Qantas Plans To Require COVID-19 Vaccine To Fly International, And Anti-Vaxxers Are Fuming

No, a private company updating its T&Cs isn't like Nazi Germany, please sit down.

Anti-vaxxers try to get #boycottqantas trending as Alan Joyce announces COVID-19 will be mandatory to get on international flights

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With Qantas CEO Alan Joyce telling A Current Affair the other night that the company plans to make a COVID-19 vaccine a necessary requisite to fly internationally on their planes, anti-vaxxers are pre-emptively trying to get #BoycottQantas trending.

On Monday night, Joyce told ACA that when a vaccine becomes widely available, he expects to institute a policy where international travellers on Qantas will need to provide proof of vaccine, possibly via a ‘digital passport’ option.

“We are looking at changing our terms and conditions to say for international travellers that we will ask people to have a vaccination before they get on the aircraft,” he says.

The policy could be extended to domestic travel, depending on how we travel with COVID-19, and he says that it would be mandatory for both those coming into Australia and leaving the country via Qantas.

That news, evidently, upset a lot of anti-vaxxers — those who don’t realise that it’s incredibly unlikely Australia’s borders would open up to non-citizens who aren’t vaccinated, considering how tight our borders have been during the pandemic.

After airing the interview, ACA asked on Instagram and Facebook if people would take the vaccine to travel: as per Gizmodo, several anti-vaxxer Facebook pages told their followers to go vote, resulting in a deluge of negative comments and insistence that they actually love exploring Australia and don’t even need to go overseas anyway.

On Twitter, bizarre legalese conspiracist nonsense was trotted out, citing how Qantas not allowing non-vaccinated passengers on-board was ‘coercion which is illegal’ according to ‘international laws and treaties’, which is not true. Conspiracist Jim Corr claimed that Qantas’ policy would ‘violate the Nuremberg code’, a set of ethics for medical experiments instituted after the Nuremberg trials convicted Nazi doctors of war crimes for inhumane experiments on prisoners of war without their consent.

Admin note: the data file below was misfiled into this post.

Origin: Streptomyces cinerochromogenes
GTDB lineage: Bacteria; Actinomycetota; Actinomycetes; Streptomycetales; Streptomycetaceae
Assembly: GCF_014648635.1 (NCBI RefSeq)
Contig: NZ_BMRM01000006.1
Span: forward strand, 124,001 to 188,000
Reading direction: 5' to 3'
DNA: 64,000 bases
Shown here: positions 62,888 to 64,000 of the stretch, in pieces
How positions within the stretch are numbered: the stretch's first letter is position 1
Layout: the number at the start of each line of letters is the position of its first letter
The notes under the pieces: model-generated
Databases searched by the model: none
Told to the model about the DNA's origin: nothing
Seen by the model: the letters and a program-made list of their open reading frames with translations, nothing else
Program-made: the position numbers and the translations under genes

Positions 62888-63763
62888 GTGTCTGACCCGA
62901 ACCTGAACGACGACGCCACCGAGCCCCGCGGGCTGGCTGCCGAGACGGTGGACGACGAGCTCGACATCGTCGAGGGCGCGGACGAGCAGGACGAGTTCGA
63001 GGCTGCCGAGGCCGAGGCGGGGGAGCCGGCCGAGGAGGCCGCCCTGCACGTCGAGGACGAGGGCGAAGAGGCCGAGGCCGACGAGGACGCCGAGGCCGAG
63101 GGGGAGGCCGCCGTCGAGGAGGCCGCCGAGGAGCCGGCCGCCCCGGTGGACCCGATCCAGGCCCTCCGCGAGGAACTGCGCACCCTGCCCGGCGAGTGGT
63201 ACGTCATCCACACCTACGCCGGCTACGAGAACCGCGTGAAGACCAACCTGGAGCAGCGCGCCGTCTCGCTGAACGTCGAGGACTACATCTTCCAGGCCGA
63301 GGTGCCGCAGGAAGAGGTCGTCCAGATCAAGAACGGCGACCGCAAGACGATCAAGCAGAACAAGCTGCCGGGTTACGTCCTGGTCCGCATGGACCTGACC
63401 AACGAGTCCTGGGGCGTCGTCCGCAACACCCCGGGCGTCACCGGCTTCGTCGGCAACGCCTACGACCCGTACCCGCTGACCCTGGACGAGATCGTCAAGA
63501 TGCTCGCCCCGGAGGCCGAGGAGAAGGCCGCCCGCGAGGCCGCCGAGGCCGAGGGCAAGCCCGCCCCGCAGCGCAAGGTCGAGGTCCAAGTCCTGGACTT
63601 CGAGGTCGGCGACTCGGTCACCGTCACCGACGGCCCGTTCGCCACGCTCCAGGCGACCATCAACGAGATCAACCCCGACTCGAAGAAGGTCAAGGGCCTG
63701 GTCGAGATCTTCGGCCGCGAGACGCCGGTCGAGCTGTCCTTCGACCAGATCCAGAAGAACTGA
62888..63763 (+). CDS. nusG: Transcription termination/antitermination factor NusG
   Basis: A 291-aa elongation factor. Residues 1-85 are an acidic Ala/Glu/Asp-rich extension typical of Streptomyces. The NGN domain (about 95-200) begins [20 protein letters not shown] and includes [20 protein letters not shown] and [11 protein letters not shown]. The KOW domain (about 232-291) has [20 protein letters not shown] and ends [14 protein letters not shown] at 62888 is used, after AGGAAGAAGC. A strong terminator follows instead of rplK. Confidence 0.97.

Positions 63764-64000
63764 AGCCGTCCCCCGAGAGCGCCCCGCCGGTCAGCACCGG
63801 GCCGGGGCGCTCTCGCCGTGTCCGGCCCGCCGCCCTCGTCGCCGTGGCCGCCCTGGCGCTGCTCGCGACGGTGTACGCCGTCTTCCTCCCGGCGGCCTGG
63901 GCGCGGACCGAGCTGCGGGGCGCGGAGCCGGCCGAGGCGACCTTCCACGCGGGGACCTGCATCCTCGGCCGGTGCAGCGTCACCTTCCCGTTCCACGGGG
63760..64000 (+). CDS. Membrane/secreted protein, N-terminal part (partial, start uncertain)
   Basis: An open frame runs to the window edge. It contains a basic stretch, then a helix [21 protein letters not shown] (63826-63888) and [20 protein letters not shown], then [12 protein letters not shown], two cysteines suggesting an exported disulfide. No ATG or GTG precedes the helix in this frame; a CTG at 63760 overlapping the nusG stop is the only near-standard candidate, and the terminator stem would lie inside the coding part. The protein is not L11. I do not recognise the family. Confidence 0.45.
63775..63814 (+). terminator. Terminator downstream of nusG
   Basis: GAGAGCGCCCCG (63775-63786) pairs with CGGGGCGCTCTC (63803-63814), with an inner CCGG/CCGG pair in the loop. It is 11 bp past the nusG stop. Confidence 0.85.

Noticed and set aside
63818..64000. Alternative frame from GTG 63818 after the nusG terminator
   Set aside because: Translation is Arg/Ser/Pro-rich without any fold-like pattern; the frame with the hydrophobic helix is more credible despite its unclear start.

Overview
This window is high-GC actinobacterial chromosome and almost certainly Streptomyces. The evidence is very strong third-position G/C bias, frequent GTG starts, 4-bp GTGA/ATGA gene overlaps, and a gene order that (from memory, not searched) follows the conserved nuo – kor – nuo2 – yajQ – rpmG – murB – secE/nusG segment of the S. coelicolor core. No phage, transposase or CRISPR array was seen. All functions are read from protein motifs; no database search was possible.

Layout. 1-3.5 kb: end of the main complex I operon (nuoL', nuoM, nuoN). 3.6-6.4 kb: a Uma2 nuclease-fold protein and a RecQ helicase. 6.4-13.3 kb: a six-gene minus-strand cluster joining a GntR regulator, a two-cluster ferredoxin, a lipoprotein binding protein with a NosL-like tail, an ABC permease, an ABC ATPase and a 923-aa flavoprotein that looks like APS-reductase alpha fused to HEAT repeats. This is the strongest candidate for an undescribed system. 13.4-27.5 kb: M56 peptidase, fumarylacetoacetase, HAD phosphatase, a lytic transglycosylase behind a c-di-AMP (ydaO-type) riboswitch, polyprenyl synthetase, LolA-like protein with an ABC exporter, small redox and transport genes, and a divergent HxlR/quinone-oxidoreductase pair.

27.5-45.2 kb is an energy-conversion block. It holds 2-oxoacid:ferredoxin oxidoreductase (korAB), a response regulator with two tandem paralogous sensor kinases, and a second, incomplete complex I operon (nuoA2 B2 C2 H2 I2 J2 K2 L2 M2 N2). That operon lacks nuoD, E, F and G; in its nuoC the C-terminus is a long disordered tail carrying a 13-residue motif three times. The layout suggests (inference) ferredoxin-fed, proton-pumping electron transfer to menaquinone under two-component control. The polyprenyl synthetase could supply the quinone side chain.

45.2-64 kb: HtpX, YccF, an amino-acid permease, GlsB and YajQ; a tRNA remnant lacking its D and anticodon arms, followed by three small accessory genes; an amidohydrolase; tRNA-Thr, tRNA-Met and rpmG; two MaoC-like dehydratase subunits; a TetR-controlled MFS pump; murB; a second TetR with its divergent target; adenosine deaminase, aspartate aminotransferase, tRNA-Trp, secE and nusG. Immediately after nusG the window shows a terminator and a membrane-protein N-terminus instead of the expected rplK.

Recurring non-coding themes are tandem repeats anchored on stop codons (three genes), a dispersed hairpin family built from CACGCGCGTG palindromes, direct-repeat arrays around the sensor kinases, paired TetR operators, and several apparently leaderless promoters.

He claimed Qantas was “forcing” a medical procedure on passengers, which they are not doing: they would merely be updating their terms and conditions, as any private company can. Still, plenty of comparisons to Nazi war crimes and “medical tyranny” flood the #BoycottQantas hashtag on Twitter.

In response to the news, a small US travel agency called Tradewinds Travel has announced they won’t sell any Qantas flights to customers, saying they’ll extend the barring to any other airlines who require vaccination for passengers.

As SMH reporter Jenny Noyes points out, it’s simply absurd to imagine Australia will, in a world where a COVID-19 vaccine is readily available, let in any travellers who haven’t taken the vaccine.

Vaccine wise, there are currently three vaccines trials claiming success: in the US, both Moderna and Pfizer are claiming more than 90 percent success rate with their vaccines, though both require transportation frozen at below -70 Celcius, which could limit their use across the globe. Both still need to be peer-reviewed.

The Oxford-AstraZeneca vaccine also this week announced their preliminary results have a 70 percent success rate, though would be much easier to transport, as it can survive at four degrees Celcius. Australia has signed four vaccine deals, including ten million doses with Pfizer and 338 million doses with Oxford-AstraZeneca.

As The Guardian explains, the Pfizer news, unfortunately, isn’t immediately promising for Australia.  Beyond needing further peer review and the issue of transportation, the Pfizer vaccine requires two doses per person: our ten million dose would only vaccinate five million people.

More promising for us is the Oxford-AstraZeneca vaccine. If it’s approved by Australia’s TGA, more than 3.8 million imported doses may be distributed in Australia to the elderly and health-care workers, with 30 million more then to be manufactured locally and then distributed. Health minister Greg Hunt confirmed on Monday that we are “very much on track for first vaccines in March”.